McIlroy limps to finish on miserable day on the green

Picture: AP Photo/Charles Krupa

As Rory McIlroy climbed the hill to the 18th tee at Bethpage Black, he turned to caddie Harry Diamond and said, "I can't remember the last time I played a round of golf without a birdie. I was like, I better birdie this last hole."

And he did, stiffing his approach to 5 feet and breaking into a smile when the putt snuck in the right side of the hole.

But there weren't many reasons to smile on an otherwise miserable day on the putting green.

McIlroy signed for 2-over 72 and trails leader Brooks Koepka by nine strokes after the opening round of the 101st PGA Championship.

Two-time PGA champion Dave Stockton, who once served as putting instructor to McIlroy, used to tell his pupil that he didn't want to turn on the TV and be able to tell what score McIlroy had shot.

On more than one occasion on Thursday as McIlroy limped to the finish, he looked resigned to the fact that the putts refused to drop.

"It was either wrong speed at some times or sometimes just a little bit of line, either way, you know, high or low," McIlroy said.

"Hit enough fairways (8/14), felt like I hit enough greens (15/18), and, you know, hit good putts, and some days they just find a way to not go in."

McIlroy ranked second in Strokes Gained: Off the Tee (+2.181) but lost more than a stroke to the field on the greens and said he relied more heavily than usual on the green book for advice in reading the gentle breaks, which can be just as tricky to discern as more undulating greens, he observed.

"Actually reminded me of greens from back home that are quite flat and they just have little subtle breaks here and there," he said.

Bethpage's greens didn't pose too much difficulty for Koepka, the 29-year-old American, who painted the leaderboard at the famed Black course in red.

Koepka posted seven birdies in a bogey-free round of 7-under 63 that set the course record and became the only player with multiple 63s in PGA Championship history (Rd 2, 2018 PGA).

"My putter was hot today. I'm not gonna lie," Koepka said.

The defending champion holds a one-stroke lead over Danny Lee of New Zealand, who expressed little surprise that Koepka once again is atop the leaderboard at a major.

"Have you seen him playing U.S. Opens and PGA Championships the last three years?" Lee said. "I wasn't surprised at all."

Lee carded eight birdies and two bogeys en route to 6-under 64, his low round of the year and best round in a major.

The former U.S. Amateur champion hasn't won since the 2015 Greenbrier Championship and entered the week No. 119 in the world.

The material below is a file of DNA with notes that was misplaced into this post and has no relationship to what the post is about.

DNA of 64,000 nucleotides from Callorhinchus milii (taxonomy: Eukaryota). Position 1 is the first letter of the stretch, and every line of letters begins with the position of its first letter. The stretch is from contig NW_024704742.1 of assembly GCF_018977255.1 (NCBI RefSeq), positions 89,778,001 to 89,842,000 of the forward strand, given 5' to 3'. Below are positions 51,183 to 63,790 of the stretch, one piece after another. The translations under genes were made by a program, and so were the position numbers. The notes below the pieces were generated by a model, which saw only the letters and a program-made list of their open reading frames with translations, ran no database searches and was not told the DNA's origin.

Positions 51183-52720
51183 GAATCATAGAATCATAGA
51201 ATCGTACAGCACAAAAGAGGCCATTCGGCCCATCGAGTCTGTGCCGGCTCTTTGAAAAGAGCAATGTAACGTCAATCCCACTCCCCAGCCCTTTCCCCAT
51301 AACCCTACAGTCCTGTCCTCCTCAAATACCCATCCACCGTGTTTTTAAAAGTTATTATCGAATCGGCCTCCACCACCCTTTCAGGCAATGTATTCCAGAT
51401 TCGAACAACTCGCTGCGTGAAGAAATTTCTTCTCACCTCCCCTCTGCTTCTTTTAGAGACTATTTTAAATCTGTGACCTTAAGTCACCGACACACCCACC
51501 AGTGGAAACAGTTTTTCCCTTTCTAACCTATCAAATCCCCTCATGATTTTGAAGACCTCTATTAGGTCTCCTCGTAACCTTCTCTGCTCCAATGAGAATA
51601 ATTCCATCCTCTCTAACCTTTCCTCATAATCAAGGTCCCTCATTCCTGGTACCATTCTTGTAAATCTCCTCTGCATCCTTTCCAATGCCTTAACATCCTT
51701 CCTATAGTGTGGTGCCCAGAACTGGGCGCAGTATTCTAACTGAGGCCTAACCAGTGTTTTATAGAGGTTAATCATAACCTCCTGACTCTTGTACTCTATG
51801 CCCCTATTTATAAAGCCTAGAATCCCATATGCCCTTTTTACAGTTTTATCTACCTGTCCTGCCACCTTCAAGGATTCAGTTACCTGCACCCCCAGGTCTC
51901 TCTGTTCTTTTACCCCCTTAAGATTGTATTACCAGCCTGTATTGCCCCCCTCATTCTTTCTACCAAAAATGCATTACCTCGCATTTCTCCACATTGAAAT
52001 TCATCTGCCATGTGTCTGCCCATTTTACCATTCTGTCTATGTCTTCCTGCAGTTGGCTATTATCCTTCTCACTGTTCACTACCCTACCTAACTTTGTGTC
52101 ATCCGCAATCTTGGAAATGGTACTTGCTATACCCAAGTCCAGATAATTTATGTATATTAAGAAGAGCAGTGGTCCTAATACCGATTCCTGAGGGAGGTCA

"It's not always fairytales and unicorns out here," Lee said.

At the Dell Technologies Championship, Lee injured his back and withdrew after two holes. The next morning he couldn't move his legs.

I was freaking out and telling my wife, OK, are we going to open up a Korean barbecue restaurant now? And she's like, 'Hell, no!'

Lee took just 21 putts on Thursday, lowest in the field, or 14 less than McIlroy. England's Tommy Fleetwood was alone in third place after a 3-under 67.

At No. 16 in the world, he is the highest-ranked player without a PGA Tour victory, and is trying to end a 100-year drought for Englishman since Jim Barnes won the inaugural PGA in 1916.

Four golfers fired 68 and the group at 69 includes Rickie Fowler, Phil Mickelson, World No. 1 Dustin Johnson, 2015 PGA champion Jason Day, and Jordan Spieth, who is making his third attempt to complete the career Grand Slam.

Only 16 of the 156-man field managed to break par in the opening round. Missing from the list was Masters champion Tiger Woods.

He made a double bogey on his first hole, No. 10, one of two on the round and his distance control with the wedges and his putter weren't up to snuff on Thursday.

Woods elected not to practice on Wednesday, saying he suffered from a cold and he looked rusty in his first start since winning his 15th major in April.

But Woods has yet to start a tournament this season with a round in the 60s and is a notoriously slow starter so it's too soon to close the door on picking up major No. 16.

Northern Irishman Graeme McDowell was among a pack of players at 70. A few crooked drives cost him, but he scrambled well coming home and was pleased with the course setup.

"Anytime we play where par is a good score I lick my lips a little bit because I know I can grind with the best of them," McDowell said.

It was a struggle for Shane Lowry and Padraig Harrington, who will have their work cut out for them to make the 36-hole cut after opening with 5-over 75s.

With one round in the books, Koepka continues to make headlines as he's done with regularity over the last seven majors.

To do so playing alongside Woods on Thursday made a major statement.

"We beg for such precision, such power, such grace," said Golf Channel's David Duval. "And he showed that to us today.”

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